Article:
Riney does not attempt to show that he had good cause for failing to present his Fourth Amendment argument to the district court, and his argument fails on that basis alone. Even if Riney could overcome that initial threshold, he cannot show that the district court plainly erred by finding that his Fourth Amendment rights were not violated. Officers may detain a suspect for a brief investigatory stop if they have a “reasonable suspicion based on articulable facts that a crime is about to be or has been committed.” United States v. Williams, 731 F.3d 678, 683 (7th Cir.2013), quoting United States v. Carlisle, 614 F.3d 750, 754–55 (7th Cir.2010); see generally Terry v. Ohio, 392 U.S. 1, 30, 88 S.Ct. 1868, 20 L.Ed.2d 889 (1968). Officers must have “more than a hunch,” but an investigatory stop does not require probablecause. United States v. Snow, 656 F.3d 498, 500 (7th Cir.2011), quoting Jewett v. Anders, 521 F.3d 818, 823 (7th Cir.2008). If the officer has an articulable suspicion that the person stopped is both armed and dangerous, the officer may conduct a pat-down search to determine whether the person is carrying a weapon. Terry, 392 U.S. at 27, 88 S.Ct. 1868. “The officer need not be absolutely certain that the individual is armed; the issue is whether a reasonably prudent man in the circumstances would be warranted in the belief that his safety or that of others was in danger.” Id. This is an issue that turns on the totality of the circumstances confronting the officer. E.g., Snow, 656 F.3d at 501.
When they encountered Riney, Officers McKenna and Lara were searching for two active shooters in the immediate area who were described only as black males wearing dark clothing. Within a short period of time they saw Riney, a black male, sitting in a car with another black male approximately two blocks away from the shooting. The officers stopped their car, and as Riney and Officer McKenna exited their respective cars, Officer McKenna saw what he believed to be the handle of a gun protruding from Riney's waistband. Officer Lara yelled “show me your hands” and Officer McKenna also directed commands at Riney, but Riney ignored them and continued walking away at a fast pace. At that point, Officer McKenna stopped Riney, frisked him, and recovered the weapon.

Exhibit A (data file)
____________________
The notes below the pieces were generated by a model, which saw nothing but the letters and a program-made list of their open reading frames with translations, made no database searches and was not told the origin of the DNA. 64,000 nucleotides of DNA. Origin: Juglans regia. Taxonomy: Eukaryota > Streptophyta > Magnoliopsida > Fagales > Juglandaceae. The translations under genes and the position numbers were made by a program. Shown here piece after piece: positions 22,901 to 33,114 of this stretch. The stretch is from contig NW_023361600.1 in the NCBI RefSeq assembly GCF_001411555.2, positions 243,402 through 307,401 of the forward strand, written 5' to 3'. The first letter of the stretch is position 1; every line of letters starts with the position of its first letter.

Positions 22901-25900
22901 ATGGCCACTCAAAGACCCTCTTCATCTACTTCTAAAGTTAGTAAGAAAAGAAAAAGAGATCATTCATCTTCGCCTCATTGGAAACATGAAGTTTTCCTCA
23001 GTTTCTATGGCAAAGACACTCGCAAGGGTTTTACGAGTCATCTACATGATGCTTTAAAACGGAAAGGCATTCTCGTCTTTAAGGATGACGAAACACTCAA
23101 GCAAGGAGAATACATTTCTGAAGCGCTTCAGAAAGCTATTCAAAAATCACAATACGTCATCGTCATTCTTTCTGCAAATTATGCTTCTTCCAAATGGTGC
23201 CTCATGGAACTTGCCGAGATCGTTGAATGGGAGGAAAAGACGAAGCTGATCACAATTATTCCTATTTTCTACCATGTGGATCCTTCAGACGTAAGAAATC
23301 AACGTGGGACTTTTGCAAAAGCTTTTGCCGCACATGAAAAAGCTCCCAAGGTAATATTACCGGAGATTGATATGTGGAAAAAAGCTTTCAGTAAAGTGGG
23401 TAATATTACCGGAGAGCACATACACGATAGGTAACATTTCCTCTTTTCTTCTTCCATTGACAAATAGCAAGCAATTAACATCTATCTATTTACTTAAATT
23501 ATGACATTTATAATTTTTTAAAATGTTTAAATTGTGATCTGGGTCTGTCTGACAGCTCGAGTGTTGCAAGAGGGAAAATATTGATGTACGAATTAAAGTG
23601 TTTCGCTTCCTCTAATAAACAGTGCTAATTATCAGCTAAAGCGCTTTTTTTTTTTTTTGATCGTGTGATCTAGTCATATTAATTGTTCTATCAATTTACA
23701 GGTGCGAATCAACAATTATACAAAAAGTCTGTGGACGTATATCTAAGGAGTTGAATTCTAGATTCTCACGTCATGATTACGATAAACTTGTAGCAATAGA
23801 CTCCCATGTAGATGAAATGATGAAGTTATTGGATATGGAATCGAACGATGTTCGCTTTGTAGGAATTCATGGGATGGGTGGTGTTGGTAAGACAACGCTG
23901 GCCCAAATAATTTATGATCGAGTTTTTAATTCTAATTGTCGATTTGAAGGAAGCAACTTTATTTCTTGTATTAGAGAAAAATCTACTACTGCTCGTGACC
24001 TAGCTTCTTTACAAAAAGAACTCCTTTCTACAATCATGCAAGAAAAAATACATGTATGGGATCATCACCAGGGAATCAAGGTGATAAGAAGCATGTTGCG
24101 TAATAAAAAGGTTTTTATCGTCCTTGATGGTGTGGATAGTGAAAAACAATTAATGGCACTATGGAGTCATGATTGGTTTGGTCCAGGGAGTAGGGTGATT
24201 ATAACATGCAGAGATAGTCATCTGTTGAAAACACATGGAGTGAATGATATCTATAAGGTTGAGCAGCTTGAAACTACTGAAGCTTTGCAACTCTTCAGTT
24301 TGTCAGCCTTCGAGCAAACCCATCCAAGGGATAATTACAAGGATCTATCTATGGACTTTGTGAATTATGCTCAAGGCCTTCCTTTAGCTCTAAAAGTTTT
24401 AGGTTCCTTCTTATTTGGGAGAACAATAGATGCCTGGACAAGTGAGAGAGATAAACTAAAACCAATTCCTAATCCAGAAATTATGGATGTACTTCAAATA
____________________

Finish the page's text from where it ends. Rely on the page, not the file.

Riney contends that as soon as the officers began shouting commands at him, he was effectively arrested without probable cause and that any evidence recovered after that point—especially the revolver in his waistband—was recovered in violation of his Fourth Amendment rights. He cites California v. Hodari D., 499 U.S. 621, 111 S.Ct. 1547, 113 L.Ed.2d 690 (1991), for support, but under Hodari D. a person who flees from a show of authority by the police has not yet been seized. 499 U.S. at 626, 111 S.Ct. 1547. Here, when the officers issued commands to Riney, he did not yield to their authority but walked away quickly. Given the circumstances—the proximity to a recent violent crime, the description of the shooters, Officer McKenna's observation of a weapon, Riney's flight—Officer McKenna had reasonable suspicion to stop and frisk Riney. See Illinois v. Wardlow, 528 U.S. 119, 124, 120 S.Ct. 673, 145 L.Ed.2d 570 (2000) (evasive behavior is a factor that contributes to a reasonable suspicion); Terry, 392 U.S. at 33, 88 S.Ct. 1868 (Harlan, J., concurring) (“the right to frisk must be immediate and automatic if the reason for the stop is, as here, an articulable suspicion of a crime of violence”); United States v. Patton, 705 F.3d 734, 738–39 (7th Cir.2013) (suspect's refusal to comply with police orders and high incidence of crime in the area contributed to officer's reasonable suspicion); Snow, 656 F.3d at 501(affirming pat-down of burglary suspect: “some crimes by their very nature are so suggestive of the presence and use of weapons that a frisk is always reasonable when officers have reasonable suspicion that an individual might be involved in such a crime”) (internal quotation omitted); United States v. Richmond, 641 F.3d 260, 262 (7th Cir.2011) (officer had reasonable suspicion sufficient for frisk when he saw handgun handle-shaped bulge in suspect's waistband); United States v. Lenoir, 318 F.3d 725, 729 (7th Cir.2003) ( “[P]olice observation of an individual, fitting a police dispatch description of a person involved in a disturbance, near in time and geographic location to the disturbance establishes a reasonable suspicion that the individual is the subject of the dispatch.”). The district court did not err, much less plainly err, in denying Riney'smotion to quash or suppress evidence.